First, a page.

Tuesday, March 9, 2010

One More Call to Keep the Arts Alive in Virginia

The Arts Council of the Blue Ridge is among those raising the battle flag today as the General Assembly heads into final negotiations about whether to fund the arts or become a Third World Nation.

At stake here is not only state funding, but because a key threatened agency funnels federal dollars to arts organizations, those dollars, as well. It's a two-fer for those opposed to government support of the arts.

Alan Albert of the Virginia Foundation for the Arts says, "There remains the possibility for a significant, further cut in funding for arts grants through the Virginia Commission for the Arts. We are guardedly optimistic that the notion of eliminating the Commission entirely is no longer under serious consideration, but a cut in funding of as much as 50 percent remains a possibility as House and Senate negotiators struggle to harmonize a Senate plan that depends in part on some $325 million in new fees and user charges, on the one hand, and a House plan that eschews fee increases, on the other."

Laura Rawlings of the Arts Council of the Blue Ridge puts a finer edge on it: "if the Virginia Commission for the Arts [VCA] receives these cuts, this will impact the funds it receives from the National Endowment for the Arts (through the State Partnership Grant). Someone told me last week that the VCA would still receive National Endowment for the Arts funds even if the VCA wasn’t around. Not true. If the VCA isn’t there to submit their grant to the NEA, the VCA won’t receive the funds. (It will also receive fewer funds if it receives these cuts. Think about how you submit your grant applications and if you don’t have enough matching funds, you can’t apply for as much money. It’s the same process except on a statewide/national level). Keep in mind that the VCA applies for grants just like we do."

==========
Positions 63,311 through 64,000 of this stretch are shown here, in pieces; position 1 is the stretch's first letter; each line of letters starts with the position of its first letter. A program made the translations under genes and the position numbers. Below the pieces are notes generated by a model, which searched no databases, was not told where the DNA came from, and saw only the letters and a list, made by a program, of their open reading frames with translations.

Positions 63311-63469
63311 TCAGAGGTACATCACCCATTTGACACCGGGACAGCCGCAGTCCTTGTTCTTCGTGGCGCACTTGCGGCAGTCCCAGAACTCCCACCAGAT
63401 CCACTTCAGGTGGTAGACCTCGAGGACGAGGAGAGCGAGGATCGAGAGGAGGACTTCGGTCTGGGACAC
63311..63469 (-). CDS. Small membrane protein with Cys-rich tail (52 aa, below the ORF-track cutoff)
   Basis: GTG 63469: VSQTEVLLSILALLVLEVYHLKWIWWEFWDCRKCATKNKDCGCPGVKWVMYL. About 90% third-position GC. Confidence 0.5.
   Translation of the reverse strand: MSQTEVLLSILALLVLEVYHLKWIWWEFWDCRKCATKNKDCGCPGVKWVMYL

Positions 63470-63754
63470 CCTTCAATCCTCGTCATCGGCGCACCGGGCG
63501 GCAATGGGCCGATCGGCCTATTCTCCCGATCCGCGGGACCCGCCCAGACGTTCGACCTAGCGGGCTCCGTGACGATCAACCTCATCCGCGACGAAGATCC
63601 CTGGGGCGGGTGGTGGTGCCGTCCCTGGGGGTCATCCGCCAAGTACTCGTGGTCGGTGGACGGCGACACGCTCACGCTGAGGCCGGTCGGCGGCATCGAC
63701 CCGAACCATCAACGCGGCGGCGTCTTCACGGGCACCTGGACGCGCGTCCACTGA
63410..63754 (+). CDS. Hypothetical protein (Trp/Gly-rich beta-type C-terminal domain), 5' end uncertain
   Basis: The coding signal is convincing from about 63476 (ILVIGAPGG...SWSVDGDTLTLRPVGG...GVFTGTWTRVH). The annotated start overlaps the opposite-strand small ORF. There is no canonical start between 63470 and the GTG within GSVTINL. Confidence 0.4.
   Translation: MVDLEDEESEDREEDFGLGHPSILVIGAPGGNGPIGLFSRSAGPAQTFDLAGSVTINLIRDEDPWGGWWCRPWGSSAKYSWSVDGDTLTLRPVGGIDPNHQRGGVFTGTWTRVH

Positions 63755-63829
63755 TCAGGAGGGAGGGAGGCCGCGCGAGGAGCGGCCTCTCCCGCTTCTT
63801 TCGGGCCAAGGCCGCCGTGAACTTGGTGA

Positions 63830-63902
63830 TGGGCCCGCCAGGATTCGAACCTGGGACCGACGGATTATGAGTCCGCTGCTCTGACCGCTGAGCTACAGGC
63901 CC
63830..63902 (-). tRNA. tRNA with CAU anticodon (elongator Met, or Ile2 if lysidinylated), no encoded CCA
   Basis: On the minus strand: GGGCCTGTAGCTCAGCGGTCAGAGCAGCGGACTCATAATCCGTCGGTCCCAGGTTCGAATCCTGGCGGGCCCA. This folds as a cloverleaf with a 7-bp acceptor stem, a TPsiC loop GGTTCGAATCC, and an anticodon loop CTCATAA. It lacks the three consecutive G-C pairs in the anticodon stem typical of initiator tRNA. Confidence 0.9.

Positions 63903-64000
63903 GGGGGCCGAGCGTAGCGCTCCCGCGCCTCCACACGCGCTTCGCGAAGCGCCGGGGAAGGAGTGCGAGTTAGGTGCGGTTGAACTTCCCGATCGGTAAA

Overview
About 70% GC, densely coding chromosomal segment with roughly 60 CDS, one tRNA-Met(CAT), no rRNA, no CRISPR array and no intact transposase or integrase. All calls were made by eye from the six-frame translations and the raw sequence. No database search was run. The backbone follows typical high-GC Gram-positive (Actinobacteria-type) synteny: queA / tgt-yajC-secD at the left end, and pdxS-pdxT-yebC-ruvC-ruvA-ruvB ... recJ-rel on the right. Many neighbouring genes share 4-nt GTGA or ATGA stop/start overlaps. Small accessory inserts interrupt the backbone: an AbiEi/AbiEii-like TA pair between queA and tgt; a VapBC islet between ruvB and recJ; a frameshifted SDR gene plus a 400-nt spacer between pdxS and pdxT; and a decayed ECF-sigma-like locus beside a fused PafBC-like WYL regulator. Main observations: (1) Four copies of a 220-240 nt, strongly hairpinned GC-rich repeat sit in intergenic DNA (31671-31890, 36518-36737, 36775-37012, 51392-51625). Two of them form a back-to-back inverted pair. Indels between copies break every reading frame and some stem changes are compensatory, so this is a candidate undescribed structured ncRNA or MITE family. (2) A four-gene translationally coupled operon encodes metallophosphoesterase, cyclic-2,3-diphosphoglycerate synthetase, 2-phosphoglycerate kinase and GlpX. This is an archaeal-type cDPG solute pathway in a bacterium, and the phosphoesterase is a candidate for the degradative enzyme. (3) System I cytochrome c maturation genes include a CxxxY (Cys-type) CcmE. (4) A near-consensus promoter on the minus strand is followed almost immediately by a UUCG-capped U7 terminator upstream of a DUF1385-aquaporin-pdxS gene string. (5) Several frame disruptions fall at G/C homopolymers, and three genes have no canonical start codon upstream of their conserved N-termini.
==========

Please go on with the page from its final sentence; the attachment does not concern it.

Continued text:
The effect of the state cuts, then, is a double hit and, frankly, some of our arts organizations may not be able to survive it.

The House and Senate will talk about the pending legislation (which is vastly different from the two bodies; the House wanting to kill all funding). Among House conferees is Lacey Putney of Bedford and on the Senate side, try to talk to William Wampler of Bristol or Janet Howell of Reston.

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